One of this week's most talked about headlines in the entertainment industry was Ed Skrein's departure from his newly landed role of Ben Daimio on the upcoming "Hellboy" reboot with "Stranger Things" star David Harbour. The news came as a shock to many, when just one week after Skrein announced that he landed the role, he was stepping down so that it would be more appropriately cast. The issue lies in the fact that Ben Daimio was a Japanese-American in the original comics. Many cried foul and accused the production of whitewashing, just as "Doctor Strange," "Aloha," and "Ghost in the Shell" did with their stars.

Racism and whitewashing are common issues that have plagued Hollywood for decades. When black people are portrayed in film and TV, they're often loud, angry, and less fortunate, struggling to make ends meet. The same goes for Latinos who are often portrayed as drug pushers and drug lords for men, and household help for women. While these issues continue to permeate throughout film and television, some programs and films actually make it a point to do the opposite. That's what "Riverdale" did when they cast Brazilian actress Camila Mendes in the role of Veronica Lodge—an heiress to the Lodge empire and daughter to two wealthy parents.

Actress thinks it's 'refreshing' to see a well-to-do Latina on screen

"Riverdale" star Camila Mendes spoke to PEOPLE to express her thoughts on how her role is very different from the Latina stereotype of being a helper or blue collar worker. The 23-year old explained, "It’s just so refreshing to see a different story being told for Latin families.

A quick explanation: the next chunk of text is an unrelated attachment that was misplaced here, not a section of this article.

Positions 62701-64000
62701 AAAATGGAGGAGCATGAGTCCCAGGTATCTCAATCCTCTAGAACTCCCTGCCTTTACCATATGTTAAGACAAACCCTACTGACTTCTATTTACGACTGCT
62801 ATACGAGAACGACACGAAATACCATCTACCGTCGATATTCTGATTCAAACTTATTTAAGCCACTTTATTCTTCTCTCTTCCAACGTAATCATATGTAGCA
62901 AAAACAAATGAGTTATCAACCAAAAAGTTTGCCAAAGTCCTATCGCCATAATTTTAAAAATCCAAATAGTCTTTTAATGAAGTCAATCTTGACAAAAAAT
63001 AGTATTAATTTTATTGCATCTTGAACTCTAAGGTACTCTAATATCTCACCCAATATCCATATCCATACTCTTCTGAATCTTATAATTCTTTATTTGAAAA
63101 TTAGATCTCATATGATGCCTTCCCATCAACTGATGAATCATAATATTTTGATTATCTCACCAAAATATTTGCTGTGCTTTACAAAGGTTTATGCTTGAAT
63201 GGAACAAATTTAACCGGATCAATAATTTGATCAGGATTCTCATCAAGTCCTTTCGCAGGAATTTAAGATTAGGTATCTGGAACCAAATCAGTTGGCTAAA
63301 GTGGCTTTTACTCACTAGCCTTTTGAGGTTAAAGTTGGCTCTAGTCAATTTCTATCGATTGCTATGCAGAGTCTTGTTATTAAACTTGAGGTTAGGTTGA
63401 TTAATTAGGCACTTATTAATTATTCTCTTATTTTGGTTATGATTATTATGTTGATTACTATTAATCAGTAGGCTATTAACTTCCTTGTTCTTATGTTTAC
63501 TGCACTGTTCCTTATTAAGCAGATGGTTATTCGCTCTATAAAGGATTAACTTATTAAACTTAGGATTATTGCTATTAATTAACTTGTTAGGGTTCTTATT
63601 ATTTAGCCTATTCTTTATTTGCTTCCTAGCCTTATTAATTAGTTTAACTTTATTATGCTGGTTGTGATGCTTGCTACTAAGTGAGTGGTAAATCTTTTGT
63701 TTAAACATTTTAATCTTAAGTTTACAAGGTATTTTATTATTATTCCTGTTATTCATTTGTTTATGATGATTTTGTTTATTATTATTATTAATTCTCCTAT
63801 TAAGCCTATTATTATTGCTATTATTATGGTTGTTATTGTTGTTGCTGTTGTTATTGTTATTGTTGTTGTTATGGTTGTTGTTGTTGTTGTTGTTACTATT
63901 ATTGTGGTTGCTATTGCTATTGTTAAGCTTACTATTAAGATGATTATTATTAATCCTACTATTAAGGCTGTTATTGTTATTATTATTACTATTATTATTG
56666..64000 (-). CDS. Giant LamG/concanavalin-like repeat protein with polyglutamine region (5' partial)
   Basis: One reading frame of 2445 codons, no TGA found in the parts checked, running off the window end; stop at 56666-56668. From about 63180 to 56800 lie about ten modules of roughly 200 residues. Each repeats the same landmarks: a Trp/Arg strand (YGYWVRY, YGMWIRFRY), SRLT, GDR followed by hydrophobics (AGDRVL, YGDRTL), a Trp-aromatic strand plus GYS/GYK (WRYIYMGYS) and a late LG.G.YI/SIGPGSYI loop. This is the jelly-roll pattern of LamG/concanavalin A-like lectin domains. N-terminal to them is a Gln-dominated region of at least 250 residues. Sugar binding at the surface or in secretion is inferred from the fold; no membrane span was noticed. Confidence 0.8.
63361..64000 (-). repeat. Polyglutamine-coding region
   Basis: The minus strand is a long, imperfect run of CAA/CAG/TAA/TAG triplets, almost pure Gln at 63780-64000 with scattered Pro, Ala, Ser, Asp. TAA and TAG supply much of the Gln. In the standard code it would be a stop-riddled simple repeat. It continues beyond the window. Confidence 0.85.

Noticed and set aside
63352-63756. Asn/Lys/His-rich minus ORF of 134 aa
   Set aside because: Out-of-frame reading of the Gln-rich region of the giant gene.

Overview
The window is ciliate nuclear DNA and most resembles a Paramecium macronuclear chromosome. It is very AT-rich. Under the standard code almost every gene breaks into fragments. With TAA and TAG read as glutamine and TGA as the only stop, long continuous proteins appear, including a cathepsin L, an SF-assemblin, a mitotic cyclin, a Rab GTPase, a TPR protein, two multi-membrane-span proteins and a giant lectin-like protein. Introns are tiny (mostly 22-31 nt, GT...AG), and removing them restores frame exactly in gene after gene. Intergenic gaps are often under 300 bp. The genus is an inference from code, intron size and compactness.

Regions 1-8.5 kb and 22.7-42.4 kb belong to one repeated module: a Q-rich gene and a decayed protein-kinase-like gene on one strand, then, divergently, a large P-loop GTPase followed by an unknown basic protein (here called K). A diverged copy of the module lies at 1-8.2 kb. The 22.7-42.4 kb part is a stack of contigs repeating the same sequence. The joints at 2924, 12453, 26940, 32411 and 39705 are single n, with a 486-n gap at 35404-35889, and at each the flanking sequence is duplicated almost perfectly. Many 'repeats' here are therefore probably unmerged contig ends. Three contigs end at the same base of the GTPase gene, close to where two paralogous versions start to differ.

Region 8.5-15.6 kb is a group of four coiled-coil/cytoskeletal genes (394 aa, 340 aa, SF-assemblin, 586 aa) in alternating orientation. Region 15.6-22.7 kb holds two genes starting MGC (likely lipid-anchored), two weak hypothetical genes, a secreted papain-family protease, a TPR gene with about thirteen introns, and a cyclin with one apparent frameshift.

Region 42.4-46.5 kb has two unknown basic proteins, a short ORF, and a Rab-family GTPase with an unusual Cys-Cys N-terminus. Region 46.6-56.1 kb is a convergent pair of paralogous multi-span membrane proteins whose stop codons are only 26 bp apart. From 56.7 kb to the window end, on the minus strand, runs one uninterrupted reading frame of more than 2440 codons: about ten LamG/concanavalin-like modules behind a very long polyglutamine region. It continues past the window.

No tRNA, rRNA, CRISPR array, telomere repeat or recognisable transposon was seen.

The Lodge family is a much-needed departure from the underprivileged, sleazy Latino drug-dealers we’re used to seeing in entertainment. It’s rare that you see Latin families being portrayed as intelligent, sophisticated, and powerful entities."

Mendes was told she didn't 'look Latina enough' for Latin roles

The entertainment industry is a cutthroat industry where competition is stiff.

For every role there is, there are hundreds of actors and actresses who want to play the role. It's just a matter of the right casting. But even the casting process is flawed, as with Ed Skrein's addition to the "Hellboy" reboot, which he thankfully made a stand against. "Riverdale" actress Camila Mendes isn't a stranger to these struggles. She shared to PEOPLE that she's beginning to "see the issues in how some projects are cast." She added that casting directors would often tell her, "You don't look Latina enough," a mentality that Mendes calls "so backwards."

Camila Mendes is set to return to "Riverdale" season 2 as Veronica Lodge on October 11.